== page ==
Wednesday, December 30, 2015

UC Berkeley Researchers: Oakland's Homeless Camp Policies Are Contradictory, Harmful

by Darwin BondGraham
Wed, Dec 30, 2015 at 5:16 PM

A homeless camp under the 880 Freeway in downtown Oakland. - DARWIN BONDGRAHAM
  • Darwin BondGraham
  • A homeless camp under the 880 Freeway in downtown Oakland.
A report by UC Berkeley Goldman School of Public Policy researchers prepared for the City of Oakland last May found that Oakland's method for dealing with homeless encampments does more harm than good, and that the city's various departments don't have a coherent strategy to help the homeless. The result is that the city's homeless population continues to struggle to find safe spaces to exist.

According to the report, each city department approaches the problem of homeless encampments with its own goals.

"These often contradictory approaches became problematic when one department’s definition of a successful outcome directly undermined another’s," the Berkeley researchers wrote.


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Wednesday Must Reads: Schaaf Stands Firm on No Public Subsidies for Raiders; Castro Valley Woman Banned from Park for Anti-Muslim Rant

by Robert Gammon
Wed, Dec 30, 2015 at 10:03 AM

Stories you shouldn’t miss:

Libby Schaaf.
  • Libby Schaaf.
1. In a letter to the National Football League, Oakland Mayor Libby Schaaf stood firm in her commitment to not spend public dollars on a new stadium for the Raiders, the Bay Area News Group$ reports. Schaaf has repeatedly vowed not to publicly subsidize new facilities for Oakland’s professional sports teams. Raiders owner Mark Davis, who wants the city to give his team more than 120 acres of free land at the Coliseum, decried Schaaf’s letter, saying that Schaaf and her administration “just don’t want to play with us.” Schaaf has pointed out that it would be illegal for the city to give the Raiders taxpayer-owned property.

2. A Castro Valley woman who hurled anti-Muslim epithets at a group of Muslim Americans and threw coffee in the face of a Muslim-American man who filmed her has been banned from Lake Chabot Regional Park, the Bay Area News Group$ reports. Denise Slader, who works for the state corrections department, also was ordered by a judge to have no contact with Rasheed Albeshaeri, the man she threw coffee at. Slader is charged with misdemeanor battery and hate crime charges.

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Tuesday, December 29, 2015

Tuesday Must Reads: Raiders Demand Free Land from Oakland; 58 Million Trees in California at Risk of Dying

by Robert Gammon
Tue, Dec 29, 2015 at 10:07 AM

Stories you shouldn’t miss:

mark-davis-oakland-raiders.jpg
1. Oakland Raiders’ owner Mark Davis is demanding that the City of Oakland give the team 169 acres of public land for free at the Coliseum site and the surrounding area, the Chron$ reports. Davis said former Mayor Jean Quan offered the land to the team in 2013, even though giving away public property is illegal in California. Current Mayor Libby Schaaf is refusing Davis’ demands. Davis also said he has no interest in Schaaf’s idea for a bond deal in which the bonds would be repaid by revenues generated by the new stadium. Davis said he needs those revenues to repay a separate loan from the NFL.

2. Up to 58 million trees in California are at serious risk of dying because they’ve experienced significant water loss due to the drought, the Chron$ reports, citing a new study by the Carnegie Institution of Science. Earlier this year, the US Forest Service estimated that 12 million trees in California had already died because of the drought.

3. A controversial plan by the Metropolitan Water District, which represents Southern California, to buy large swaths of land in the Sacramento-San Joaquin River Delta has run into a snag — legal restrictions that are designed to protect the fragile land, the SacBee$ reports. The move by Metropolitan to buy the land was widely viewed as an attempt to speed up Governor Jerry Brown’s plan to build two giant water tunnels in the delta in order to send more Northern California water to the San Joaquin Valley and Southern California.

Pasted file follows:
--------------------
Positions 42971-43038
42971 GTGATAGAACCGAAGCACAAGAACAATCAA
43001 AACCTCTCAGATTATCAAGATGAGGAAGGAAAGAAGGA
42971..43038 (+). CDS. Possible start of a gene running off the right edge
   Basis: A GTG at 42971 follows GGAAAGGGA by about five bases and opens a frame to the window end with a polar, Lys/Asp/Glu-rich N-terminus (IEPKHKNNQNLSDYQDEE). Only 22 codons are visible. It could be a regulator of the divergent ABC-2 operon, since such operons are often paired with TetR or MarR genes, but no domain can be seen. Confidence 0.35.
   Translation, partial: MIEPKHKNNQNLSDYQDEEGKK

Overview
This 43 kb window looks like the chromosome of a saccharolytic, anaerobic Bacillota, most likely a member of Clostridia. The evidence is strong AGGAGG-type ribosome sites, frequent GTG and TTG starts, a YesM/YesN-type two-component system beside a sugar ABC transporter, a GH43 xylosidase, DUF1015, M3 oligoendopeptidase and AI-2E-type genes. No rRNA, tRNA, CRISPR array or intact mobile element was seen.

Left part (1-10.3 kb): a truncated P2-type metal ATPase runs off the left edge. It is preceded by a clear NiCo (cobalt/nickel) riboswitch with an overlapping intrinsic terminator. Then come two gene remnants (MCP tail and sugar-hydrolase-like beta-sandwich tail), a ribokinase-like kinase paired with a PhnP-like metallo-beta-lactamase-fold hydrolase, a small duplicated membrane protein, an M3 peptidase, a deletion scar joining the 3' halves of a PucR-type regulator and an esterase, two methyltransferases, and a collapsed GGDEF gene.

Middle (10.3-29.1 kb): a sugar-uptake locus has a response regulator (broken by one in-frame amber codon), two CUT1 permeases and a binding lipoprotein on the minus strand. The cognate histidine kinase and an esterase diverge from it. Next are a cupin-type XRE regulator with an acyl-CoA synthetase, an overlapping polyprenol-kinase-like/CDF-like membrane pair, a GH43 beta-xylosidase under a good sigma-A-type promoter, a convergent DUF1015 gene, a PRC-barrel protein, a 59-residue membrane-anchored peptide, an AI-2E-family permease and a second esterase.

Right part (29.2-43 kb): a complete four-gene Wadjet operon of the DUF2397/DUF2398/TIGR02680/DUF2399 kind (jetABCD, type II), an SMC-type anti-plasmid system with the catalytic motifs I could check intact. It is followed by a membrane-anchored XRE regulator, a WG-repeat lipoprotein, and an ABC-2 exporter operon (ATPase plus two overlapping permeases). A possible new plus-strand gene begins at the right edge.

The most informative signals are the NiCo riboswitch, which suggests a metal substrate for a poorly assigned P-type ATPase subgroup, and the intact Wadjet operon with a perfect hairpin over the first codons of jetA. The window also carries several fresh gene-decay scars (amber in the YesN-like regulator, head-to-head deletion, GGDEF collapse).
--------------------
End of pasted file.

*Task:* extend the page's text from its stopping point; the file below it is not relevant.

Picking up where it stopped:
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Monday, December 28, 2015

Monday Must Reads: Oakland Pitches More Sites for A’s Ballpark; City Likely Will Miss NFL Deadline for Raiders

by Robert Gammon
Mon, Dec 28, 2015 at 9:19 AM

Stories you shouldn’t miss:

1. The City of Oakland is pitching four sites for a new ballpark near downtown for the A’s, including the Howard Terminal spot near Jack London Square, the Bay Area News Group$ reports. Besides Howard Terminal, the sites include the US Postal Service site in West Oakland, a spot on the Laney College campus, and one in the Brooklyn Basin development on the Estuary. The city prefers that the A’s be closer to downtown, thereby leaving the Coliseum site for the Raiders. The Howard Terminal spot, just west of Jack London Square, appears to be the most viable.

oakland_raiders_stadium2.jpg
2. The city, meanwhile, likely will miss the NFL’s December 30 deadline for coming up with a concrete financial plan to keep the Raiders in Oakland, the Bay Area News Group$ reports. The city does not have the financial wherewithal to meet the Raiders’ request that taxpayers pay for about half of a new $1 billion stadium. However, the city is hopeful that the Raiders do not have the votes among NFL owners to move to Los Angeles.

3. Prosecutors say the pipe bomb made by a Richmond man who threatened Muslim Americans earlier this month
was a fake, the LA Times$ reports. The man, William Celli, 55, is charged with a felony count of making criminal threats with a hate crime enhancement.


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Wednesday, December 23, 2015

Wednesday Must Reads: Fremont Muslim Terror Suspect Denied Bail; Police Failed to Act on Anti-Muslim Bomb Suspect for 11 Days

by Robert Gammon
Wed, Dec 23, 2015 at 10:06 AM

Stories you shouldn’t miss:

1. A judge denied bail for a Fremont Muslim American who is charged with supporting an Al Qaeda-affiliated terrorist group in Syria, the Bay Area News Group$ reports. Even though 22-year-old Adam Shafi did not target any Americans or make threats against US citizens, federal prosecutors are vigorously pursuing a legal case against him that could put him behind bars for up to twenty years. And federal Magistrate Judge Sallie Kim said Shafi is ineligible for bail because she said he’s too dangerous and too much of a flight risk.

William Celli - FACEBOOK
  • Facebook
  • William Celli